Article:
Fundraisers make pitch for Trump at hedge fund conference

By Reuters/Svea Herbst-Bayliss, Lawrence Delevingne   May 11, 2016 | 06:29 pm PT
Top fundraisers for Donald Trump made pitches on Wednesday to prominent hedge fund investors to line up behind the presumptive Republican presidential nominee as he seeks to raise $1 billion for the general election campaign.

The New York billionaire businessman was a topic of discussion as some 2,000 hedge fund managers, investors, lawyers and journalists gathered in Las Vegas for the SkyBridge Alternatives Conference, known as SALT, the industry's most prominent annual meeting.

Steven Mnuchin, Trump's newly appointed national finance chairman and a private investor himself, met with some of the attending hedge fund managers, including Kenneth Griffin, a prominent Republican donor who previously supported U.S. Senator Marco Rubio of Florida, said a person with direct knowledge of the matter.

In an onstage interview, Griffin, the billionaire founder of powerful hedge fund firm Citadel, did not address the presidential campaign. A spokesman for Griffin did not respond to a request for comment.

Also speaking at the event was former New York Mayor Michael Bloomberg, who in an onstage interview, declined to endorse any presidential candidate. Earlier this year, Bloomberg flirted with an independent presidential candidacy, but decided against it for fear it would help Trump's chances of getting elected.

Some investors told Reuters they were disappointed Bloomberg did not enter the race.

Trump is the last man standing in the Republican race after U.S. Senator Ted Cruz of Texas and Ohio Governor John Kasich dropped out last week. Trump, who has never held elective office, is trying to unite Republicans behind his candidacy after a primary election campaign in which his fiery rhetoric on trade, immigration and Muslims rankled party elites.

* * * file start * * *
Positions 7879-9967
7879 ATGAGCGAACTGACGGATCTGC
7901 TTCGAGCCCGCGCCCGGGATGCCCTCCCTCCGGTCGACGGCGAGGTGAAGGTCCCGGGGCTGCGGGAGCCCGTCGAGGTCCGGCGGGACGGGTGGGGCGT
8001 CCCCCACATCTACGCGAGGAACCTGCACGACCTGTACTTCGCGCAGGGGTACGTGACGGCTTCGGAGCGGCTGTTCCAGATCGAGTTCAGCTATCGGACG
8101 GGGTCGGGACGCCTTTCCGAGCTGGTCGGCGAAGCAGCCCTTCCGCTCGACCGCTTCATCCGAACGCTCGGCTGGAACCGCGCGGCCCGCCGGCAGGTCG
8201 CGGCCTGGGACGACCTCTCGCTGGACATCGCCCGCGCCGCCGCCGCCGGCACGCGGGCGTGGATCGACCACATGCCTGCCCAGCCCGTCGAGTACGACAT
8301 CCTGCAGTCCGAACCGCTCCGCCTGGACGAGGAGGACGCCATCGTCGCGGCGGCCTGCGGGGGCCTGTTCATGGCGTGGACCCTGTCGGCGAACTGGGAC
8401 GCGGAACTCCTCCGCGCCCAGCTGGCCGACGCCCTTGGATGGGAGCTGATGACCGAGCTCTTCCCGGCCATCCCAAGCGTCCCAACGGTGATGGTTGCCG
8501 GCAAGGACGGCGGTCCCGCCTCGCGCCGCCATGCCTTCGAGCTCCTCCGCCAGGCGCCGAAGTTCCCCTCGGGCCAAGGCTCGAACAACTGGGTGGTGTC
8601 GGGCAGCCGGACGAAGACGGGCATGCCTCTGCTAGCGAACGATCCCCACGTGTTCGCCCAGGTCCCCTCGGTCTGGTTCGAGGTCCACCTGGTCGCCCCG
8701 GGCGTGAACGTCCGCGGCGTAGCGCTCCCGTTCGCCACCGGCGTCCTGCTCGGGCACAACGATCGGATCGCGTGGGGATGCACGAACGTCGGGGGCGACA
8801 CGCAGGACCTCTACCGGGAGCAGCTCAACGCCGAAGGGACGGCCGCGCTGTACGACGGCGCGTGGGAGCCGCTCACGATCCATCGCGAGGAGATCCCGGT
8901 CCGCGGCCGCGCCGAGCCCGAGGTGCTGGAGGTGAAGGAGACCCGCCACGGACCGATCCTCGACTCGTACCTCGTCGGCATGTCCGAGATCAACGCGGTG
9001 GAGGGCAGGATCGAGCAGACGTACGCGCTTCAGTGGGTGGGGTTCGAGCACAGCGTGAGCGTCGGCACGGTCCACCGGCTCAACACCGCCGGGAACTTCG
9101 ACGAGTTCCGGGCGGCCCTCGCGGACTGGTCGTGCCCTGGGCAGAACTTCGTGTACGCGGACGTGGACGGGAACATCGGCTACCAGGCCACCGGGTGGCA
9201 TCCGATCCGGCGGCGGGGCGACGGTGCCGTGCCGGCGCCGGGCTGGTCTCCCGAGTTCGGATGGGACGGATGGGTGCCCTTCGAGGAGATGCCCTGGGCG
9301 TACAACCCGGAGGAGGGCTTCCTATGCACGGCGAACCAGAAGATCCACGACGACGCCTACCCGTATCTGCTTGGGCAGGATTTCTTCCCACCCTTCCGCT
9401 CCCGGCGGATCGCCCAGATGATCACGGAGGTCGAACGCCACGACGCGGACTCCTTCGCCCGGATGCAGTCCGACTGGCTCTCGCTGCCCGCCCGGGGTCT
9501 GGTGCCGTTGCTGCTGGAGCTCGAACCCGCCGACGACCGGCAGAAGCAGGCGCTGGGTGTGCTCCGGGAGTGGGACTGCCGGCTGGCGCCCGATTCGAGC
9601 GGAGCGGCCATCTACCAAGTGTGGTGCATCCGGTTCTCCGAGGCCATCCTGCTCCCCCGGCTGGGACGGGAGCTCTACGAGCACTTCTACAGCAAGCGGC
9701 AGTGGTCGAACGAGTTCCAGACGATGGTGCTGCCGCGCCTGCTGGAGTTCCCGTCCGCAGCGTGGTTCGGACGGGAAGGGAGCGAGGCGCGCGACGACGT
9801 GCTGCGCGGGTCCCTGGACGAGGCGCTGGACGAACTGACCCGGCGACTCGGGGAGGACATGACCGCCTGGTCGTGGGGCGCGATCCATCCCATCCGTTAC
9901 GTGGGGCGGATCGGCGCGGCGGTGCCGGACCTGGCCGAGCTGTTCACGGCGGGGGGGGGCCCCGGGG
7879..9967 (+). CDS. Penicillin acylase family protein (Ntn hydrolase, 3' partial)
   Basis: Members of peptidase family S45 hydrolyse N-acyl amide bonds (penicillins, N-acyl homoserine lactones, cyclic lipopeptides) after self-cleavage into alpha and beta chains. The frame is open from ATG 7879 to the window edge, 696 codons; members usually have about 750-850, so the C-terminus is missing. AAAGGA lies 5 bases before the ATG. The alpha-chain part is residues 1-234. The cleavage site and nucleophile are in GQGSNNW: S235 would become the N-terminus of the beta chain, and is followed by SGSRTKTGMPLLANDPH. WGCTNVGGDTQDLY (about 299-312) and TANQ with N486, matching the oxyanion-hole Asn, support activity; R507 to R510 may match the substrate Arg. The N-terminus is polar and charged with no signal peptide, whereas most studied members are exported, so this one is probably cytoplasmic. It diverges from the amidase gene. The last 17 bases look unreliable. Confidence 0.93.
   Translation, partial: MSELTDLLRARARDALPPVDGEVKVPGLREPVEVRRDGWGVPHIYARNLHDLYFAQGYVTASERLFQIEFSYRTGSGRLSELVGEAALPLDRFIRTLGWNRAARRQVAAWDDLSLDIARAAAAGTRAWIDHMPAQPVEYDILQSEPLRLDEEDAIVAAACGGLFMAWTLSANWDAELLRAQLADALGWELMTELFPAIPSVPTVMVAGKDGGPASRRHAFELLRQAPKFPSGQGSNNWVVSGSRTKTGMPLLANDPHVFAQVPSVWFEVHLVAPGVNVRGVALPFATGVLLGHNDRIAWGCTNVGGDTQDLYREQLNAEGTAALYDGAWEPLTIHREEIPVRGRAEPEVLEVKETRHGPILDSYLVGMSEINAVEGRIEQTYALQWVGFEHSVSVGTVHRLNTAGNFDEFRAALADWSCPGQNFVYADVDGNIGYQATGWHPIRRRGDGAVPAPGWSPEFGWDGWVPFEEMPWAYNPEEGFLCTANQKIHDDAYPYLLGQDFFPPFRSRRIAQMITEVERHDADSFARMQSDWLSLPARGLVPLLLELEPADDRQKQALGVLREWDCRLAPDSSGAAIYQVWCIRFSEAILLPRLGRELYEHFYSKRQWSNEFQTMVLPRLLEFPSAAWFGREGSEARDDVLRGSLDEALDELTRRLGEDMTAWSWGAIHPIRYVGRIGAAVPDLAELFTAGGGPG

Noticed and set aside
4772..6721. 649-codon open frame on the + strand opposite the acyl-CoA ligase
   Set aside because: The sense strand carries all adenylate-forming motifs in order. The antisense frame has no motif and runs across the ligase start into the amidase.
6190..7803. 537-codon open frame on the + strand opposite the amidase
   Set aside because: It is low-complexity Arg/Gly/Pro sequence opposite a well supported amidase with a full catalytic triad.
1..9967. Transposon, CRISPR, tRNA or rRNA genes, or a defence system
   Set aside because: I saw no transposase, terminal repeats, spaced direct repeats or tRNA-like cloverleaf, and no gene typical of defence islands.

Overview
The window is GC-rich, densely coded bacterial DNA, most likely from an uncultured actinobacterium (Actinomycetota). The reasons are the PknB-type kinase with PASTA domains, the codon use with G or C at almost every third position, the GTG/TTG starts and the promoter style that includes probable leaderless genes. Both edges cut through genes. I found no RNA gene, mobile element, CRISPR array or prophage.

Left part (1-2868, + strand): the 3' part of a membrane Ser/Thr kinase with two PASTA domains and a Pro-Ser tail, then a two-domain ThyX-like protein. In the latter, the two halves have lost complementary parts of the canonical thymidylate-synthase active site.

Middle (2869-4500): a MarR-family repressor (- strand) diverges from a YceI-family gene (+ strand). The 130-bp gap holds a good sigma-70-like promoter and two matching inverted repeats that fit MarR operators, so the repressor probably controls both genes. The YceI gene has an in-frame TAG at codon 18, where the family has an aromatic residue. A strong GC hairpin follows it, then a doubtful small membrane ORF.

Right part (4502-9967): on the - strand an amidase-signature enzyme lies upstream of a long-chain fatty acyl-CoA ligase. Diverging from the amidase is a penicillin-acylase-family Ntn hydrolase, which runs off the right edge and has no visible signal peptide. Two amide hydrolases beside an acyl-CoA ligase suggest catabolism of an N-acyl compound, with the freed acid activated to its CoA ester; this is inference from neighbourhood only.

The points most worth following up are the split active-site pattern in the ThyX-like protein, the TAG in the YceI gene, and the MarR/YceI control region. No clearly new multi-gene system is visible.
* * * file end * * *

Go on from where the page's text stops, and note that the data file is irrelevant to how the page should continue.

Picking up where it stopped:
A Reuters/Ipsos poll released on Wednesday showed Trump had pulled even with Clinton, his likely opponent in the Nov. 8 presidential election.

David Rubenstein, co-founder of private equity powerhouse Carlyle Group, kicked off the three-day conference by asking the audience which candidate they thought would move into the White House in January after November's election. The vast majority did not express an opinion on either Trump or Democratic front-runner Hillary Clinton.

Away from panel discussions on how the industry can salvage a poor start to the year - the average hedge fund is off 0.8 percent this year, according to eVestment - powerful Trump backers were working smaller venues around the Hotel Bellagio.

Anthony Scaramucci, who hosts the conference and runs hedge fund investment firm Skybridge Capital, said he was reaching out to his contacts to convince them Trump would run his candidacy like an entrepreneur, something he said America needed.


"You have an opportunity now to bring an entrepreneur and a team of advisers that are entrepreneurial, out-of-the-box thinkers into Washington," Scaramucci told Reuters. "That's the sell to potential donors."

Scaramucci has long been a powerful Republican fundraiser who originally backed Wisconsin Governor Scott Walker in this year's race and later Jeb Bush, the former Florida governor.

He said there would be the Trump "Entrepreneurial Avenue" versus the "Clinton cul-de sac," a suggestion that economic growth would be stronger under the likely Republican nominee.

Scaramucci added that potential donors would soon get over any fears of publicly helping Trump.

"Candidate Trump has said some things that some business people think: 'Jeez, if I'm associated with some of those things, it could be perceived negatively for my business.' I think that will wash away in the next two months," Scaramucci said.

Among big-name Trump backers at the conference were T. Boone Pickens, an oil investor and hedge fund manager who previously supported Bush's candidacy.

"Yes, I'm for Donald Trump," he said on stage, adding Trump was smart enough to get himself help where he needed it politically and that it would be refreshing to have a businessman instead of a politician in the White House.

"Donald almost always overestimates how successful he is," Pickens said, "but nonetheless he has been out there and he does know something about what he is talking about."

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